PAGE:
I watched Jojo Rabbit and found it very refreshing. It showed the horror of Nazism, it was also colourful and well written and also it had two very sad moments (won’t reveal for spoiler’s sake).
The day after I watched ‘Hunt for the Wilderpeople’, which I also really liked.
So the day after, I watched ‘What we do in the Shadows’ which was okay. It had three excellent lines. But out of the three, it was the weakest.
What I found over those three films is that you kind of liked all the characters. There was some redeeming nicety about them. Which would say something a lot about the cleverness of Waititi’s writing. In some of the interviews about Jojo Rabbit with Waititi and the cast, you find out that the Nazi party were bascially puny bureaucrats (hence Stephen Merchant’s performance and his four Gestapo friends). Or that Hitler didn’t really like his mustache, but it was something that people remembered him by. As a lover of foreign cinema and a disliker of anything Hollywood, I found these three films to be very pleasant to watch.
There does seem to be a degree of innovation in it.
JoJo Rabbit was a great film. I’m struggling to realise the negativity that it seems to generate. It’s a kids/family film ffs! It was brilliant to be able to take my two boys to see a film which isn’t about superheroes which not only they could enjoy (and they did, they loved it even more than I did) but that actually was about something.
Life Is Beautiful is the only time I’ve been willing the Nazis to win in a film, just so the annoying, cheeky, chirpy Italian would shut up.
It showed the horrors of Nazism and WW2, whilst also taking the piss out the absurdity of fascism and racism.
Personally I think Jojo Rabbit is a masterpiece. To take the piss out of Hitler and Hitler youth requires real genious. Maybe taika waititi can make a 1917 remake with a young hitler carrying messages between the trenches and win a best film Oscar. And if you liked Jojo I would recommend Troup Zero. Another funny movie with a message.
The film is brilliant, I took my 13 year old autistic son to see it, and he loved it too. It was a brilliant lesson for him on the toxicity of hatred, and how hatred affects your mental health. It has helped him too, for which I’ll always be grateful for. I was hoping that there would be more substance to the film than the trailers, and thankfully was proven right.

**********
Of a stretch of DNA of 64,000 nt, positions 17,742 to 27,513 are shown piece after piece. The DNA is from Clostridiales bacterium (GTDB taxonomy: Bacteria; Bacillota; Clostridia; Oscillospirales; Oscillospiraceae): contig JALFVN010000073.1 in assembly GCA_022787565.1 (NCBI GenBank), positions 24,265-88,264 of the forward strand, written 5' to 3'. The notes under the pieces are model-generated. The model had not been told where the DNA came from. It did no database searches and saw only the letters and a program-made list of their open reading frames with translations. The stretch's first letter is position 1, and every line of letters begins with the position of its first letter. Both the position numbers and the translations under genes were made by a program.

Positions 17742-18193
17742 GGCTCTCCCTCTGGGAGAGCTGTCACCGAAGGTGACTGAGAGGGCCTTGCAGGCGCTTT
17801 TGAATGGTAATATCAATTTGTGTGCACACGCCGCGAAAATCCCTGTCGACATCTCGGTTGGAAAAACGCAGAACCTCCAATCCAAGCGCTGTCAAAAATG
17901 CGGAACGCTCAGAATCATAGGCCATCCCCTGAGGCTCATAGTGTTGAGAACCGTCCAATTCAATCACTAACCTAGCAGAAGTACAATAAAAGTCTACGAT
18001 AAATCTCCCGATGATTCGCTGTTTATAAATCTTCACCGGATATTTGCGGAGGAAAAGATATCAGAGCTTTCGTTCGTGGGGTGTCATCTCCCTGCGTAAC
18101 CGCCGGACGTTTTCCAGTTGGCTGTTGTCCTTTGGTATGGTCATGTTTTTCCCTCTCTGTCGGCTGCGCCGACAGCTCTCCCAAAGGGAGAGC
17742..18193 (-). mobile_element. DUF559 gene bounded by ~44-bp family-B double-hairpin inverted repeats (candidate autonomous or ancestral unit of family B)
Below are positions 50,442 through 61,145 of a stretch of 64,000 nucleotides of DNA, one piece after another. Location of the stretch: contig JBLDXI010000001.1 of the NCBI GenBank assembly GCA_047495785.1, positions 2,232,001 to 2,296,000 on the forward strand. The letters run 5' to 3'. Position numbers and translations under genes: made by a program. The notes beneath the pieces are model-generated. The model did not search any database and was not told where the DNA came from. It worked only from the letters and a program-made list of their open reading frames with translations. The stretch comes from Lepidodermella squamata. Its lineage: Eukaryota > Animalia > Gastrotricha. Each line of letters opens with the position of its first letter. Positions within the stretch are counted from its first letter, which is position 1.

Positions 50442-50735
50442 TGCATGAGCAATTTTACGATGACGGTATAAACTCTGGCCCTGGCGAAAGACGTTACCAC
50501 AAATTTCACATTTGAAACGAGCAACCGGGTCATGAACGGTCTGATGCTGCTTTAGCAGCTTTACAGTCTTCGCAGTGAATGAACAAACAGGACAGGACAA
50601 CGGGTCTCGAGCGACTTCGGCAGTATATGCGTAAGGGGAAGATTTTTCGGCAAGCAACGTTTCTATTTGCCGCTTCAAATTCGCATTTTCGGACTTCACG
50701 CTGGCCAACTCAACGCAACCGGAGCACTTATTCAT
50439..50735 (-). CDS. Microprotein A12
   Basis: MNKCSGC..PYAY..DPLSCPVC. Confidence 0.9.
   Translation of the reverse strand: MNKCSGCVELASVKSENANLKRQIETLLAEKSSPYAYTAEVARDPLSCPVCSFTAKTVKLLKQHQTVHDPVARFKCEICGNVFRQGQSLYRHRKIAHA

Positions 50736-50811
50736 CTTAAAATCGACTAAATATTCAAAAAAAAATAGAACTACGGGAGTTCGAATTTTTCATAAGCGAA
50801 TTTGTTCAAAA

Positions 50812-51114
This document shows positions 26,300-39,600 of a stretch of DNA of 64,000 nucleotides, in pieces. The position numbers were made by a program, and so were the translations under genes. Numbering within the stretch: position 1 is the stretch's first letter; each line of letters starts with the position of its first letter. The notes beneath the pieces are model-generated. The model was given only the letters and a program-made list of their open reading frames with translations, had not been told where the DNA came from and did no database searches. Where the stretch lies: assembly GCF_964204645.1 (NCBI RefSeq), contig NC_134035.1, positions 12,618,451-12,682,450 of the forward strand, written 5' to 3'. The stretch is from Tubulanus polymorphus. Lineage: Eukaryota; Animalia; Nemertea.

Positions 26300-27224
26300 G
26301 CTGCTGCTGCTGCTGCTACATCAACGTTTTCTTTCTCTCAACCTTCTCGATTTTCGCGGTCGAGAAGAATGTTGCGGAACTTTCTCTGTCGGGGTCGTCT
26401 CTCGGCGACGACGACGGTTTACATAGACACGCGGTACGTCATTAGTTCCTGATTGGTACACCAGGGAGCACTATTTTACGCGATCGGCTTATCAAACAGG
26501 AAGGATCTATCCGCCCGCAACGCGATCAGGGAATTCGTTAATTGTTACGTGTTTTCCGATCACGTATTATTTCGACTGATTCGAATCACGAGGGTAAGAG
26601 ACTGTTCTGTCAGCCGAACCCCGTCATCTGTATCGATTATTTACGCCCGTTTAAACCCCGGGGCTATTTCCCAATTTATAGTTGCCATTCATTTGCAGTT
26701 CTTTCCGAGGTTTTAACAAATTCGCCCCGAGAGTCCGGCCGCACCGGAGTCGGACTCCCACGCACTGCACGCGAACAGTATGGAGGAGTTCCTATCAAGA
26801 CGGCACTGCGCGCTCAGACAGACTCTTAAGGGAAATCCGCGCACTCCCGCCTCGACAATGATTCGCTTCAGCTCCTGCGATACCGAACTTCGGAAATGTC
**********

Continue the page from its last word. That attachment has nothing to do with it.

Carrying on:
While watching, I could never forget the horror, pain and madness wrecked on the earth by the insane Hitler but revelled in this unique, clever satire
All well and good but there will be plenty who see this who don’t have a real clue about the horror, pain and madness you allude to.
That’s why films like this need to be made.
Downfall meets Harry Potter.
For me, the early part of the film resonates as a warning about how easily brainwashed the public can be by charismatic, buffoon-like, dangerous leaders.
This sounds like it is either genius or shockingly awful. Either way, I need to see it. Been putting it on the shelf for far too long.
It feels like a risk taken by the director that could have destroyed his career – but it worked for me.
I enjoyed this so much (if ‘enjoyment’ can be appropriate in conjunction with Nazism).
For what it’s worth, I’ve always been a bit uncomfortable with the idea that “everyone knows” Hitler was a bad guy. It’s true that many people recognize that he was a bad guy, but there are those who don’t, even now. And, of course, a big part of why he’s so universally hated was because he accomplished so little that was objectively good. I’ve seen plenty of racists (including those who are “only” racist against Jews) who are given a pass because they were or are benevolent in other ways.
That said, the most interesting article I’ve read about Jojo Rabbit was one which pointed out that, apparently, the movie was based on an older (and much darker) book. The author of the review in question seemed pretty upset at the movie for turning the original psychological thriller into a zany slapstick comedy. I think he felt that the new movie was too sanitized and silly to convey the true horror of racism.
I thought the film was very tastefully done for the subject matter in terms of both its absurdity and the childlike perspective it portrays. It comments on the impact of learned sentiments, alluding to the importance of teaching children love and open-mindedness from a young age. Some scenes and dialogue in the film made me feel uncomfortable because of the overt hatred construed, but I think that that was part of the director’s intent. I think that trying to tackle issues such as micro-aggressions and internalized racism in this film would have been biting off more than it could chew and that these issues could better be addressed in a film set closer to present-day.
A good essay. Interesting use of the movie to make comparisons with real issues.